State orders audit of city books

By REBECCA WEBSTER

Recorder News Staff

A state audit will soon be performed on the city of Amsterdam's financial operations.

In a letter addressed to Mayor Ann Thane, dated Dec. 21, 2012, from the Office of the State Comptroller (OSC), it explains that the city was selected for the audit for a period "determined after we complete our preliminary assessment of the city's operations."

The letter says that the state plans to begin its audit fieldwork within the next several weeks.

Within the list of records and information needed to review during the audit, the state listed various records such as cash receipt journals, general and revenue ledgers, bank reconciliations, purchase requisitions and orders, and record of all indebtedness, among others.

However, Thane said Wednesday during a Common Council meeting in City Hall that she has requested the audit get pushed back a few months in light of the recent death of the late city Controller Ronald Wierzbicki.

"I have a call in to them (OSC) which will probably put that off a little further," she said. "I talked with their office today and I don't think it's going to be an issue at all."

Thane said the work already done by the city "will prepare us."

The letter did leave one council member questioning its meaning, though.

According to an Oct. 5, 2012, letter from the OSC, obtained by the Recorder, Wierzbicki sent a request to the OSC on Oct. 2 asking that a financial audit be performed on the operations of the finance office.

"I will take [your] request under consideration," the response letter read. "I want you to let you know that we conduct performance audits, we do not conduct financial audits, as you reference in your request."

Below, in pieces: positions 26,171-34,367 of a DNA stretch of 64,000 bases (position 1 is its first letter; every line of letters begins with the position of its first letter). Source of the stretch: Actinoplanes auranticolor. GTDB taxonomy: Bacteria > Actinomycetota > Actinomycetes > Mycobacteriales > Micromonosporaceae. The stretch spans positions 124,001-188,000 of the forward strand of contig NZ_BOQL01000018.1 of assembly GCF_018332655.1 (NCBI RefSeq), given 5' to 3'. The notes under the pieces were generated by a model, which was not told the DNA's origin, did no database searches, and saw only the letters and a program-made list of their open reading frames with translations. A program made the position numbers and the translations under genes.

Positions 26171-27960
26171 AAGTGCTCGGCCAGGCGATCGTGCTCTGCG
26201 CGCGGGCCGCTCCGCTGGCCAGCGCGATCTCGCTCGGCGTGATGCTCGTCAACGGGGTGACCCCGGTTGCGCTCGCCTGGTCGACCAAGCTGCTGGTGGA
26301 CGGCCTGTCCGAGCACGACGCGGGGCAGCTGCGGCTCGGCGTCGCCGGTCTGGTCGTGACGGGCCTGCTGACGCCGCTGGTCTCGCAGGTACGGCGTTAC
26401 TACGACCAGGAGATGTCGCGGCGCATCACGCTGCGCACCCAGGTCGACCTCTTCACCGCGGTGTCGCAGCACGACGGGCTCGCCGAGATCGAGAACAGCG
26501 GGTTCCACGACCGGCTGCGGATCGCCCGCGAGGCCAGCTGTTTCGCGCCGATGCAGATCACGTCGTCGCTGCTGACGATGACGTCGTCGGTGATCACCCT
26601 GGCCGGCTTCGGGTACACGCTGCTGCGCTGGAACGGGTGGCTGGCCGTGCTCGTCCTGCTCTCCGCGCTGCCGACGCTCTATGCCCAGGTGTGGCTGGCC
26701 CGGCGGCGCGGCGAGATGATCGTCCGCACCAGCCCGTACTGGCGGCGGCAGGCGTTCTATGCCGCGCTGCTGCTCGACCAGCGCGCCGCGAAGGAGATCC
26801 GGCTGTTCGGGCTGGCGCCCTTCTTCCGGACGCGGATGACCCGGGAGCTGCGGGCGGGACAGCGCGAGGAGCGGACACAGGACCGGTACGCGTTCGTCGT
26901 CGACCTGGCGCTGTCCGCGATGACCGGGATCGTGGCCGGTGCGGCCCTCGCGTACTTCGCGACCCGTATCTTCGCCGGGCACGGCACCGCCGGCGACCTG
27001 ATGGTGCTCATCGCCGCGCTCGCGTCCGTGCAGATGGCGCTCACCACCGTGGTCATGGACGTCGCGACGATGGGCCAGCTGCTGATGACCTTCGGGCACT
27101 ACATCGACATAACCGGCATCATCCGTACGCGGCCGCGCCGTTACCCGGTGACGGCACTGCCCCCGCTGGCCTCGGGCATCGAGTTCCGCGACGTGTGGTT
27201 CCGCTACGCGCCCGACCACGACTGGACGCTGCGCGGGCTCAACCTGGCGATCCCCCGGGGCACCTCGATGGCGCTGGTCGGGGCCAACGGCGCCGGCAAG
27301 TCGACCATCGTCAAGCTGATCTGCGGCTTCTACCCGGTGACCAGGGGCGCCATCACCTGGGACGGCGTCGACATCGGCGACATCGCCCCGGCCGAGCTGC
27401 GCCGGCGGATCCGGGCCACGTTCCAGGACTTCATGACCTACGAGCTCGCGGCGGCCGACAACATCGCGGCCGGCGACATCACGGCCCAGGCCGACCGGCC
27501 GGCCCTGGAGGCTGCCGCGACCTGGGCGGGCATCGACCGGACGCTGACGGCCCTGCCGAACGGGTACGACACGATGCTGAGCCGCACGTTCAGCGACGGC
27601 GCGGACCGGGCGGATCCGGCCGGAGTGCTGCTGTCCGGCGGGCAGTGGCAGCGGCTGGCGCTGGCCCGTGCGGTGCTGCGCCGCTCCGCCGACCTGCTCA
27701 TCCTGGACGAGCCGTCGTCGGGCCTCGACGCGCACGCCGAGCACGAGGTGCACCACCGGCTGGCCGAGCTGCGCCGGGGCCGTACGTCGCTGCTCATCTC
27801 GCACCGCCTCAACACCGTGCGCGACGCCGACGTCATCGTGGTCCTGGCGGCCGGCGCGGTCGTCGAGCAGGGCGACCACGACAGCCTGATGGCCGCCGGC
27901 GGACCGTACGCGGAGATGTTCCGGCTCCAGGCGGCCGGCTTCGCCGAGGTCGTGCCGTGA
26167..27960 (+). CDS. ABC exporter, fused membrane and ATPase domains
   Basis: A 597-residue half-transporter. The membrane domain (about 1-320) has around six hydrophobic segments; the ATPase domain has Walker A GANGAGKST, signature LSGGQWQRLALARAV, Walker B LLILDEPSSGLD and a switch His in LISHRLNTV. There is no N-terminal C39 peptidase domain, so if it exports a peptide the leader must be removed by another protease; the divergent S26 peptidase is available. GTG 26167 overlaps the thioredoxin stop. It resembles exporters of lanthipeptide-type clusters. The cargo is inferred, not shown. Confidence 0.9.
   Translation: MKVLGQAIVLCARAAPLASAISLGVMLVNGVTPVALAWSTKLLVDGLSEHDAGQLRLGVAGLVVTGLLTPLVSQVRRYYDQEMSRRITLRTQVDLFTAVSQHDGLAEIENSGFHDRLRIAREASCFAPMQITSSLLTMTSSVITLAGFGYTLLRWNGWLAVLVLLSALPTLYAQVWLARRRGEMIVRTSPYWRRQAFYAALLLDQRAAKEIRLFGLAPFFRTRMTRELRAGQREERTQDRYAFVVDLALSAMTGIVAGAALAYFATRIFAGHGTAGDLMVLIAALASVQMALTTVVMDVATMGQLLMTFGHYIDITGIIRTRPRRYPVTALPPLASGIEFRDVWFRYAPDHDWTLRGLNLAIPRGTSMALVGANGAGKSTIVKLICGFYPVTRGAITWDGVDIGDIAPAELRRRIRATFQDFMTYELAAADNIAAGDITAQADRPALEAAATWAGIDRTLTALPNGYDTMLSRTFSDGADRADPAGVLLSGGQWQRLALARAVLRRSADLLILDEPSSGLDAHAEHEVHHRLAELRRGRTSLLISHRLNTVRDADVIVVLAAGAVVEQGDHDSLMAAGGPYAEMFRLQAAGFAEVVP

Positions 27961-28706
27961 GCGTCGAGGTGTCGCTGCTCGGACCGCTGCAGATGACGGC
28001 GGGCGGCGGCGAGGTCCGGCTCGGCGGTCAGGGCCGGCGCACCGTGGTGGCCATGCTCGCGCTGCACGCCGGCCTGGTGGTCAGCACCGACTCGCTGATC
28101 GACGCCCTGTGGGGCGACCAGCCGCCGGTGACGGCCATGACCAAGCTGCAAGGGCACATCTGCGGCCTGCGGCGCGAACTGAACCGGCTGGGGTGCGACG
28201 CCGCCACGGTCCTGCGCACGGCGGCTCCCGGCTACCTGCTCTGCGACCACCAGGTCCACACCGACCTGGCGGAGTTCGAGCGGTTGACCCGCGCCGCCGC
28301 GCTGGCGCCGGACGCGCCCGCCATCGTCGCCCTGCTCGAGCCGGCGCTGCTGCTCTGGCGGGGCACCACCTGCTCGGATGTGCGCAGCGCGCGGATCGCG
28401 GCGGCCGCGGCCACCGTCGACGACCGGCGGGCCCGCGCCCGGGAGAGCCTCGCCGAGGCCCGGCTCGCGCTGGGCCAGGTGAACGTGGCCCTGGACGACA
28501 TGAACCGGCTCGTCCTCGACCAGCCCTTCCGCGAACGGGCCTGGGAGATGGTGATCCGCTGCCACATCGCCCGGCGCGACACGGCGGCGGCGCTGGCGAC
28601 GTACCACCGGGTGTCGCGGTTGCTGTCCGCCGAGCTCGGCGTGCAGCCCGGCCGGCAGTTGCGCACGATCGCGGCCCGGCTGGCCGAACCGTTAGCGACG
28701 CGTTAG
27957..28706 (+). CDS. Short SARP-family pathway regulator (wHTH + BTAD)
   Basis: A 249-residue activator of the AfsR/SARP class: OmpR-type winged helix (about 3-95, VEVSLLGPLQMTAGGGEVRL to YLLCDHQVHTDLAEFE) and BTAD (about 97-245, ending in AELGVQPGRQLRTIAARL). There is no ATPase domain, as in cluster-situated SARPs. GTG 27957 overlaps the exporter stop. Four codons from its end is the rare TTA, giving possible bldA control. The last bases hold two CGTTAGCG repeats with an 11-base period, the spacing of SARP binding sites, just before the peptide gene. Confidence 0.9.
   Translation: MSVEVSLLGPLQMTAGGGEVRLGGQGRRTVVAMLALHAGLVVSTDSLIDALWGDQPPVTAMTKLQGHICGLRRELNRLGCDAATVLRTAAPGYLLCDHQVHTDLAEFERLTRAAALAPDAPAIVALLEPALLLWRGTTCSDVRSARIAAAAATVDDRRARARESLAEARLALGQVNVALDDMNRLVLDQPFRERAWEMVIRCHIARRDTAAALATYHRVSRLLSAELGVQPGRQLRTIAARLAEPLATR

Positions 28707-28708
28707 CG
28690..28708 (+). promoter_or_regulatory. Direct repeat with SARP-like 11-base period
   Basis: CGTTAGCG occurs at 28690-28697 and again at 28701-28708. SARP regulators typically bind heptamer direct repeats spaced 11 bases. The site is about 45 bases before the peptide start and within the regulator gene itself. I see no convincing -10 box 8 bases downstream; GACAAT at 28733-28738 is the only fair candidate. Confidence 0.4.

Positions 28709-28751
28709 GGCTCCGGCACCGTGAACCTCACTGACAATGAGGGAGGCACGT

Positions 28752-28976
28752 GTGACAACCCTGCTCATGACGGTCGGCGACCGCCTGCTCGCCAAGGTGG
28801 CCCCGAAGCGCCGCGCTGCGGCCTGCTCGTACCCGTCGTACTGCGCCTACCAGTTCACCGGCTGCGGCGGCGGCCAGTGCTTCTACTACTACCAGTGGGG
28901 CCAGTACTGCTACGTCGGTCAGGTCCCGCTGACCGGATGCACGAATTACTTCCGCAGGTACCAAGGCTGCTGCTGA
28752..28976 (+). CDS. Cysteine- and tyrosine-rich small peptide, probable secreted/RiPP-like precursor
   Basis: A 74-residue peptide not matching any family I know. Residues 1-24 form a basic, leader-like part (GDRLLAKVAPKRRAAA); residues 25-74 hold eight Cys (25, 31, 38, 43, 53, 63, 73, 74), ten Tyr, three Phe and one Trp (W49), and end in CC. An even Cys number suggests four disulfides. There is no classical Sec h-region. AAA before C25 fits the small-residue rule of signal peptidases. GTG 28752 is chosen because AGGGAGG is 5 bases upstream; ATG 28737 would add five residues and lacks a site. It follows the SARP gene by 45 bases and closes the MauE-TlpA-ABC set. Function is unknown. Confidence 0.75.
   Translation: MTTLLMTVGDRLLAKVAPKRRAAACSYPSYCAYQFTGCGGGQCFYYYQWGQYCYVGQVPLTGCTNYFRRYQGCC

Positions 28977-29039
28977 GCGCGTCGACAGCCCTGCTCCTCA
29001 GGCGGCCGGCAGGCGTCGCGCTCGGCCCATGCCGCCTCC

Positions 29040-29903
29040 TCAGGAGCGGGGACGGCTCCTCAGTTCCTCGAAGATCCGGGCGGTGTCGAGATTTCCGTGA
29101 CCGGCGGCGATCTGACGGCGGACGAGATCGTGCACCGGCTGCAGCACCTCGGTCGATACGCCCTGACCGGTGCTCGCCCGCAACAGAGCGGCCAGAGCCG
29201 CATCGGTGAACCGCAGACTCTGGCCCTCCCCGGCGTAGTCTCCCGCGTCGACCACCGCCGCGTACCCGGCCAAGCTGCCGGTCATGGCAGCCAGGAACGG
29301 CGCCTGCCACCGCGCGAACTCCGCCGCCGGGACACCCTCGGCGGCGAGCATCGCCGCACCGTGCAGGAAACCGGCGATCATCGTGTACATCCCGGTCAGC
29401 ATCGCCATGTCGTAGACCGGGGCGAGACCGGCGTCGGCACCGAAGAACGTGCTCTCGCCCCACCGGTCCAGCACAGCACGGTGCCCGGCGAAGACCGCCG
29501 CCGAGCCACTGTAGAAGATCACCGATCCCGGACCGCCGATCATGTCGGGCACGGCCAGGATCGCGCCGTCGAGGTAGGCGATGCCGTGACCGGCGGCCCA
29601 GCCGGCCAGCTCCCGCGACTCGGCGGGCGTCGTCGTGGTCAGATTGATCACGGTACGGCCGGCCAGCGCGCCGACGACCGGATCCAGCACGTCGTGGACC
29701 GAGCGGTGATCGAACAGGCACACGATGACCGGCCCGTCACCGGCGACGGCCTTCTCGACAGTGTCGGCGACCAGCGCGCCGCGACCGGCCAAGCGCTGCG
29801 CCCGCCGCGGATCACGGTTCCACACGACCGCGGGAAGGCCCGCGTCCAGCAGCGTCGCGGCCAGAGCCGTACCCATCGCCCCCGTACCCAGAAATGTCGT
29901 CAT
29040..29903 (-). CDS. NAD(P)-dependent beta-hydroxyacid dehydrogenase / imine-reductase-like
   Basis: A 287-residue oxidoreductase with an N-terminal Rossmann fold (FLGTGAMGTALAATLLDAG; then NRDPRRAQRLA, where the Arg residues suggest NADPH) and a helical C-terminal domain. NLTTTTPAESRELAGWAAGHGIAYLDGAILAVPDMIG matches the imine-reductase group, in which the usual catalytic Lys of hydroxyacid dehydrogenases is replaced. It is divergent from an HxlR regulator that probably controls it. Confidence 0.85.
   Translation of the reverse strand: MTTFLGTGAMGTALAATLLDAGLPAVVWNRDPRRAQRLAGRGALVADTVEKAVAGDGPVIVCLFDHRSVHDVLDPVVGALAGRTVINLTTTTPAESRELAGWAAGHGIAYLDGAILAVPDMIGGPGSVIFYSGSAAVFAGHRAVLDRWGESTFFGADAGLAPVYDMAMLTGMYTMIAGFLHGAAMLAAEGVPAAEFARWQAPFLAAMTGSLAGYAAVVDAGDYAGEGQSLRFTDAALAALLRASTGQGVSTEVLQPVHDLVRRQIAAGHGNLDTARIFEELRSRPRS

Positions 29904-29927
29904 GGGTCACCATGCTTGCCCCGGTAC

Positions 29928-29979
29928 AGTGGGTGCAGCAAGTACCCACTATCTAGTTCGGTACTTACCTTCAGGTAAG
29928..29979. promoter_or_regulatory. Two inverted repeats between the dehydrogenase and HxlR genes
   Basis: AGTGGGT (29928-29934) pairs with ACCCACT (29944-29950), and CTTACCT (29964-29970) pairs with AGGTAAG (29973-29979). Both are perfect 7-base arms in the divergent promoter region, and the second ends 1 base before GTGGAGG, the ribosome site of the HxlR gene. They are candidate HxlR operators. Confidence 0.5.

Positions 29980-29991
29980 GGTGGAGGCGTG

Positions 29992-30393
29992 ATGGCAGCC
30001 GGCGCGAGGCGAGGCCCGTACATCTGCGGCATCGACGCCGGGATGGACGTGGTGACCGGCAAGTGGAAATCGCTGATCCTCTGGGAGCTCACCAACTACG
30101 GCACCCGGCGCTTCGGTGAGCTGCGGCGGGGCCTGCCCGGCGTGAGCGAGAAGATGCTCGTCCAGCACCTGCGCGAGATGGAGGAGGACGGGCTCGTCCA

This statement left 4th Ward Alderman David Dybas baffled.

"That says they don't do financial audits," he said. "I'm confused. You tell me you don't do it, then you tell me you're going to do it. What's going on?"

Brian Butry, the deputy press secretary at the OSC, said Wednesday that the audits the office conducts fall into two categories: internal control audits and performance audits.

"In an internal control audit, we review and test a local government's policies and procedures to make sure that local officials are maintaining and using public resources properly," he said. "A performance audit on the other hand assesses how efficiently local governments are running their programs and will help identify cost savings, et cetera."

Butry said the one being done on the city is a performance audit, but the scope of the audit could change once OSC auditors are "on the ground and meeting with local officials."

"The request for the financial audit was from the city controller's office, looking at their accounting records and their financial transaction, and that's obviously something that our office does not do," he said.

That would be something that an outside certified personal accounting firm would handle, Butry added.

Dybas said either way, from an auditing perspective the audit could take time.

"They'd be very fortunate if within a year they could solve anything," he said. "That's my humble opinion."

As for the possible accounting firm for a possible financial audit, Dybas said it would require heavy monetary resources to accomplish.

"I've heard people say, 'why don't you hire an accounting firm?' What do you think it's going to cost us to hire an accounting firm and what are we going to have once we're done with it? A 'thank you very much, you owe us however hundreds of thousands of dollars?'" he posed.

"My main concern, objective? I want the thing fixed. I'm tired of hearing excuses. I'm tired of hearing 'I don't know.' I just want it fixed. I want to get on with it. We've sent too much time on it already."

Interim city Controller Joy Chiarello said Wednesday that she could not comment on the audit as she had only heard about the it over the past week.

"I'm only just finding out about this now and trying to keep operations going the best they can," she said.

Following the Common Council meeting Wednesday, 3rd Ward Alderwoman Gina DeRossi said she is hoping the findings of the coming audit aren't "horrid," but also believes the audit is necessary at this time.

"As scary as it is in a way, I think it's also necessary and hopefully it will just be another layer of checks and balances that will help us moving forward and getting things straightened out," she said. "Certainly, it can't hurt having someone else looking at what's going on."